Give it a try.
Title: Re: Photography Advice and Tips Thread.
Post by: SrEstebanLegaspi on September 22, 2008, 05:47:55 AM
I've been shooting RAW (Canon) since '04 and have run the gamut through the RAW processor software milieu. Some notable tools that I still use today are Chris Breeze's Breeze browser when I want to make HDR images from several RAW images. The one primary application though is Lightroom 2. I moved to LR2 after running exclusively with DxO Pro for over a year but the last revision (5.x) of the product is horrible. Heavily based on the .NET framework it could bring my Dual Core 64 bit system with dual SLI video card system to a crawl. It was a dramatic let down from prior versions and while there were some nice changes in work flow there are still HUGE gaps that LR2 addresses with less impact on the system.

Now that I've switched to Lightroom I am also now, converting over to DNG for my long term storage of images moving forward. I've archived working copies of Virtual Machines with earlier RAW tools installed so that I have some relatively future proofed method of getting at older images but hopefully I'll be afforded the opportunity to go back over time and convert them to DNG as well.

A few of Lightroom's abilities that hooked me are:

Title: Re: Photography Advice and Tips Thread.
Post by: Clarendon on September 29, 2008, 10:07:09 PM
Anyone shooting in Camera RAW? what software do you use?

I've been shooting RAW for the past year and use Photoshop CS2. Planning on upgrading to CS3 in a couple of months.
Title: Re: Photography Advice and Tips Thread.
Post by: renfairephotog on September 29, 2008, 11:08:09 PM
CS4 is due out soon. They had an web seminar last week.
Title: Re: Photography Advice and Tips Thread.
Post by: SrEstebanLegaspi on September 30, 2008, 08:13:23 AM
CS4 is due out soon. They had an web seminar last week.

Makes me glad I held off my plans to upgrade until next year.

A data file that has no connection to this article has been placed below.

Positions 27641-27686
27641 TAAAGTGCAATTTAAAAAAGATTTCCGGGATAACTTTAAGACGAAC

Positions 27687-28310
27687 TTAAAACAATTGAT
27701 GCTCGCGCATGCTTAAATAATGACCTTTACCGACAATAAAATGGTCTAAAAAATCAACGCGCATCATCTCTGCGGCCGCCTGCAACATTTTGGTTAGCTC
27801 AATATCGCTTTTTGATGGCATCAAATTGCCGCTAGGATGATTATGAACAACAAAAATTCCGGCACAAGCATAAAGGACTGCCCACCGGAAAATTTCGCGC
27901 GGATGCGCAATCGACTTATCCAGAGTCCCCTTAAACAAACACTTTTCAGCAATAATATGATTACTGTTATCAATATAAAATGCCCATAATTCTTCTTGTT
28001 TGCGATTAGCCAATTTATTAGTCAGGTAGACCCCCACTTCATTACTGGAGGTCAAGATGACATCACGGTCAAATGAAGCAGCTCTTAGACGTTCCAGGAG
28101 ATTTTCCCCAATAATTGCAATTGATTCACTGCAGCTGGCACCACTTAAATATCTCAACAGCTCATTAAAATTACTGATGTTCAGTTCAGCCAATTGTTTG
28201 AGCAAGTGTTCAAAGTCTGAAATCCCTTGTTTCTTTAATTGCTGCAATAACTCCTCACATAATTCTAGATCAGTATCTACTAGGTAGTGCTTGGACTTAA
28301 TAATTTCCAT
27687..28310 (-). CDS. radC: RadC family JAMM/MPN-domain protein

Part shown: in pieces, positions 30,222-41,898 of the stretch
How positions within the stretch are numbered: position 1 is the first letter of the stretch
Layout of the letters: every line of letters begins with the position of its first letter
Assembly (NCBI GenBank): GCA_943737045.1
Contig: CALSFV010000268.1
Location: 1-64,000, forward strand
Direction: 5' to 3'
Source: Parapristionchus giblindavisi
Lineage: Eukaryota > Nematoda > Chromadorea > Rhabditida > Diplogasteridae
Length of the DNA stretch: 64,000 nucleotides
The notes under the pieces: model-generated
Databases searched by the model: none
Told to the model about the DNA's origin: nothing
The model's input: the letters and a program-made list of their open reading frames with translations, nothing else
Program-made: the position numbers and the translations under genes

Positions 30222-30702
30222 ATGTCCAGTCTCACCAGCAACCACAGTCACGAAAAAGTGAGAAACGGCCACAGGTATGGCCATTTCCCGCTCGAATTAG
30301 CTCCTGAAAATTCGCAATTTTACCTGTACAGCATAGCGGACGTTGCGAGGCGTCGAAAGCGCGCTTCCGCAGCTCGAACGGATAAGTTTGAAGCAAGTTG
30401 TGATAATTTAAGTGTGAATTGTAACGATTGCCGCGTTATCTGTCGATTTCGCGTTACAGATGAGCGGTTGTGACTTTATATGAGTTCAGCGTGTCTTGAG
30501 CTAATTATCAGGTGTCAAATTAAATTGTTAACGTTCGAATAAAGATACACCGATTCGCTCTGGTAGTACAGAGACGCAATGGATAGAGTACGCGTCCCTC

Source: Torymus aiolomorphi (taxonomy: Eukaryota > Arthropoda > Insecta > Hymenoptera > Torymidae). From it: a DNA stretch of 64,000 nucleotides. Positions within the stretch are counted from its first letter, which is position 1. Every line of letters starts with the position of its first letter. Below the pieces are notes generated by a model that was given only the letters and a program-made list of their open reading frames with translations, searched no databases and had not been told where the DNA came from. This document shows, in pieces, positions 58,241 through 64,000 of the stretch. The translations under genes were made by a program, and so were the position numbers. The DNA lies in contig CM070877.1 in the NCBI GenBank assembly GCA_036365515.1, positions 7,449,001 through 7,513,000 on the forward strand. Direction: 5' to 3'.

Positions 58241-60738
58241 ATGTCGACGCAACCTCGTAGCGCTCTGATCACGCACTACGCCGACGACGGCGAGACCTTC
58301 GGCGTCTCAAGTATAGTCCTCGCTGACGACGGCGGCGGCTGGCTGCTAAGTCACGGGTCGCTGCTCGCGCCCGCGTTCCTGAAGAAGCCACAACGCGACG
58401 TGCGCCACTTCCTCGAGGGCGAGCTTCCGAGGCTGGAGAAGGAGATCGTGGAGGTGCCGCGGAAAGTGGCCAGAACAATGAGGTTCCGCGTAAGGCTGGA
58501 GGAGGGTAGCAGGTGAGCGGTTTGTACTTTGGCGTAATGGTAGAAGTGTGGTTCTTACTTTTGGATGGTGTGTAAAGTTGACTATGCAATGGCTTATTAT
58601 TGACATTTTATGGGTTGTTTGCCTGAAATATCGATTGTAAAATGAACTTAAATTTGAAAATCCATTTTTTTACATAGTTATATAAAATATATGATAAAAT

Title: Re: Photography Advice and Tips Thread.
Post by: renfairephotog on September 30, 2008, 08:35:24 AM
http://tv.adobe.com/?trackingid=DWZRA
Title: Re: Photography Advice and Tips Thread.
Post by: ADraeger on October 24, 2008, 04:55:52 PM
Hallo Ladies and Gents! My husband and I are trying to line up Christmas presents, and he is considering purchasing me a DSLR.  I was wondering if anyone had any suggestions as to a reasonably priced camera for a beginner.  ( I have a degree in film and know my way around prosumer videocams, but I have no clue as to what brand/price range/etc to go with for a still.)  Thanks!  :)  - Amber
Title: Re: Photography Advice and Tips Thread.
Post by: DeadBishop on October 24, 2008, 09:05:42 PM
Hallo Ladies and Gents! My husband and I are trying to line up Christmas presents, and he is considering purchasing me a DSLR.  I was wondering if anyone had any suggestions as to a reasonably priced camera for a beginner.  ( I have a degree in film and know my way around prosumer videocams, but I have no clue as to what brand/price range/etc to go with for a still.)  Thanks!  :)  - Amber

I'd suggest a Canon or Nikon, as they have the widest range of accessories.  You can get either from anywhere from $500 to about $1500 for their entry lever DSLRs to their mid range models.
Title: Re: Photography Advice and Tips Thread.
Post by: SrEstebanLegaspi on October 24, 2008, 09:50:20 PM
* Nods  to DB Suggestion *

In the Canon line the Rebel xTI line would suit. Just don't try to shoot in the rain with it unless you get a rain sleeve. Also the EF lenses that are available for it are pretty decent to start with.
Title: Re: Photography Advice and Tips Thread.
Post by: ADraeger on October 27, 2008, 09:54:07 AM
* Nods  to DB Suggestion *

In the Canon line the Rebel xTI line would suit. Just don't try to shoot in the rain with it unless you get a rain sleeve. Also the EF lenses that are available for it are pretty decent to start with.

I just had someone suggest that to me yesterday in person.... I shall certainly research them. :)  Thanks DB & Sr for your assistance. :)  - Amber
Title: Re: Photography Advice and Tips Thread.
Post by: DeadBishop on October 27, 2008, 11:02:05 AM
I'd actually suggest the Xsi over the Xti.  Newer model for about the same price with better features.
Title: Re: Photography Advice and Tips Thread.
Post by: renfairephotog on December 16, 2008, 06:11:59 PM
Understanding zoom ratings (http://www.komando.com/buyguide/index.aspx?id=1455) Kim Komando
Title: Re: Photography Advice and Tips Thread.
Post by: Jon Foster on December 21, 2008, 03:32:39 PM